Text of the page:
Pianist Cecil Taylor once said: ‘Improvisation is the ability to talk to oneself’. The AB scores offer you ‘guide tones’ for passages where you can improvise, and you can imitate the improvisations you hear on the CD tracks, or you can launch out and respond personally to the melody, rhythm and chords you hear using your own musical ideas, drawing on all the music you’ve ever listened to throughout your entire life! Jump in, get started, give it a go even if you feel awkward, don’t be afraid of playing wrong notes or beginning phrases you can’t finish, like sentences you try and speak in a foreign language. Your technique can be refined later, including so-called ‘bad habits’. Making music is about more than technique. As we work through songs, Charles Beale’s comment is worth remembering: ‘Making mistakes fosters the self-awareness from which we discover what we need to learn next. Make hundreds of confident mistakes and so learn from them!’ Sax player Archie Shepp once said: ‘Don’t strive for complexity as much as you strive for simplicity’. Teacher Denis DiBlasio says: 'some of the greatest solos in jazz have used basic major or minor scales and sometimes not even the entire scale'.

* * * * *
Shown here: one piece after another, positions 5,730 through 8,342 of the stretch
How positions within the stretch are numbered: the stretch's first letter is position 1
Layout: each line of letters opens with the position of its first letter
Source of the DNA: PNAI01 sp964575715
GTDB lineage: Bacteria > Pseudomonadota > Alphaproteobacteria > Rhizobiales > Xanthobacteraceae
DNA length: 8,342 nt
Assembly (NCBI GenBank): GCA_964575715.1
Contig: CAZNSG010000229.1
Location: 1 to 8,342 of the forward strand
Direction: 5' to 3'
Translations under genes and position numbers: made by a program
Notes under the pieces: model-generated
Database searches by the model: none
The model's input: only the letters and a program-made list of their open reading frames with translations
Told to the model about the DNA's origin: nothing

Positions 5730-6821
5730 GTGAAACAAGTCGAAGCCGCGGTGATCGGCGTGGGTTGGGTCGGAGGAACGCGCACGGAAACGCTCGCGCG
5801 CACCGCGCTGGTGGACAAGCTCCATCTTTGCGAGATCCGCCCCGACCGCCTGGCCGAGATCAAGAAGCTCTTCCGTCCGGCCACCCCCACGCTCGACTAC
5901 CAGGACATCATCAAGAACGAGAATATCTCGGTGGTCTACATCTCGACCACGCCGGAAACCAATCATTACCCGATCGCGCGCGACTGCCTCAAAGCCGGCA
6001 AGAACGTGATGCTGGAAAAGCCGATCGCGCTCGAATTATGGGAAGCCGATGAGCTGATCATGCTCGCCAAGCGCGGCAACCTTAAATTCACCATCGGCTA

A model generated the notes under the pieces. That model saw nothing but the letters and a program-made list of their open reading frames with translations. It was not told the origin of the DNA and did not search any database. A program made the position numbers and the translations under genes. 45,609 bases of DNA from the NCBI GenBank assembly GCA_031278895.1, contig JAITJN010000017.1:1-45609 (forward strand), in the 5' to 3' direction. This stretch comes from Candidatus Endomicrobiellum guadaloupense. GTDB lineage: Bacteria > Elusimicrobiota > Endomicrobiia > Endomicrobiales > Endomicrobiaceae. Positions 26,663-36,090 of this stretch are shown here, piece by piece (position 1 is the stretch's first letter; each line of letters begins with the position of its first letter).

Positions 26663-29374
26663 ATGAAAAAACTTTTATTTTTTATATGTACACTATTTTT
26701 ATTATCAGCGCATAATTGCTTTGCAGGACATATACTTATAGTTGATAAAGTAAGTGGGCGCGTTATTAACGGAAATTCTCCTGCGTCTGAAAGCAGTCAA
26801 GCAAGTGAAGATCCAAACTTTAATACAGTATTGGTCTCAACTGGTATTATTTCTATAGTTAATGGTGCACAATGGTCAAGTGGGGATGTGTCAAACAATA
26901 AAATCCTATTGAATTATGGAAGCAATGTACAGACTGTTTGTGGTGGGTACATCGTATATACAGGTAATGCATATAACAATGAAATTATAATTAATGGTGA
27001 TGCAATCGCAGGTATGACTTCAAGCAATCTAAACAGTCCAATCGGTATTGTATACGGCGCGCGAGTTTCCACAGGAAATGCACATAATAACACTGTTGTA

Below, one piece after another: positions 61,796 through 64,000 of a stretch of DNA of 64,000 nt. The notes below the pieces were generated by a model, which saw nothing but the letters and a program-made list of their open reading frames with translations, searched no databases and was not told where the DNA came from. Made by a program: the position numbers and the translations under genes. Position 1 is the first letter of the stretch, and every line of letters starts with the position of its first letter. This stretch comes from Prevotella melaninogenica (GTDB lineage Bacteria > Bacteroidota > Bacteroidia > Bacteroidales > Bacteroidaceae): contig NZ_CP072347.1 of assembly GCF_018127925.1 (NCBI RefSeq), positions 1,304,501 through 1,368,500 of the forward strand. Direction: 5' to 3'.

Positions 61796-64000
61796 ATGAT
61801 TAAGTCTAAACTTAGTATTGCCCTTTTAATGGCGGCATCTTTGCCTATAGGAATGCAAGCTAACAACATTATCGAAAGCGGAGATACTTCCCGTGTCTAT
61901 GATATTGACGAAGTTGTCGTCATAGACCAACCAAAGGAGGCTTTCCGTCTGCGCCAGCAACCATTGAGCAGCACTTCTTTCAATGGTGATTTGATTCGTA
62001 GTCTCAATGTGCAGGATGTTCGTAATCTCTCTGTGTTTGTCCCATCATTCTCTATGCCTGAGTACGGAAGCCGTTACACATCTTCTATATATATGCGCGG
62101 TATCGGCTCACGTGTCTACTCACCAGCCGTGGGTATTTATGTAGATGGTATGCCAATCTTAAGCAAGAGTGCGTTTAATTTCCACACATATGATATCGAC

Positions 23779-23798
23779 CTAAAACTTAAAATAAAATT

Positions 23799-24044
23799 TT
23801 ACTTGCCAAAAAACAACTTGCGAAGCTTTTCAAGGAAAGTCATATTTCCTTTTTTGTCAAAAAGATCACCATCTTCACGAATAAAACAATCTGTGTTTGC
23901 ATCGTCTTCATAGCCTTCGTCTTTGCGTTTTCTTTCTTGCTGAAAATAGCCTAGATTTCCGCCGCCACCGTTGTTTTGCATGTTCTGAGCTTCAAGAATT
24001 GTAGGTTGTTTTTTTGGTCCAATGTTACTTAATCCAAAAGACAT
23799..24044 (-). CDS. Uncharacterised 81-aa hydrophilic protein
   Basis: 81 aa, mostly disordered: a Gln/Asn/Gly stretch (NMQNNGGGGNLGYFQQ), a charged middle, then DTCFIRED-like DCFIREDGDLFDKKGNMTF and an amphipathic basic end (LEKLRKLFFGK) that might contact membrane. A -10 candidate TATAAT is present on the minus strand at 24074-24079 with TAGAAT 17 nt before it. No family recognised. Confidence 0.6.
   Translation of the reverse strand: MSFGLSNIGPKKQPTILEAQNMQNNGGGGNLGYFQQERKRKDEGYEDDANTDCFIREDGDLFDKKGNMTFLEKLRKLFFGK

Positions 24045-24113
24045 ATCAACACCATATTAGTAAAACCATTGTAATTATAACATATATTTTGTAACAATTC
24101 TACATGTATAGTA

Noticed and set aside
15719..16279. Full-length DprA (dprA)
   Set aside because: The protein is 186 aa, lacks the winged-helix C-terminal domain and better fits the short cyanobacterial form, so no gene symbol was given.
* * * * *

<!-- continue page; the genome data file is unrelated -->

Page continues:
We do however need to respect the chords underpinning a song on which we improvise, and need to devote time and attention to listening to their distinct tonalites. That's not to say we have to be scared of playing over exotic or unusual chords but we do need to do them justice, given how carefully they will have been chosen by the song's composer.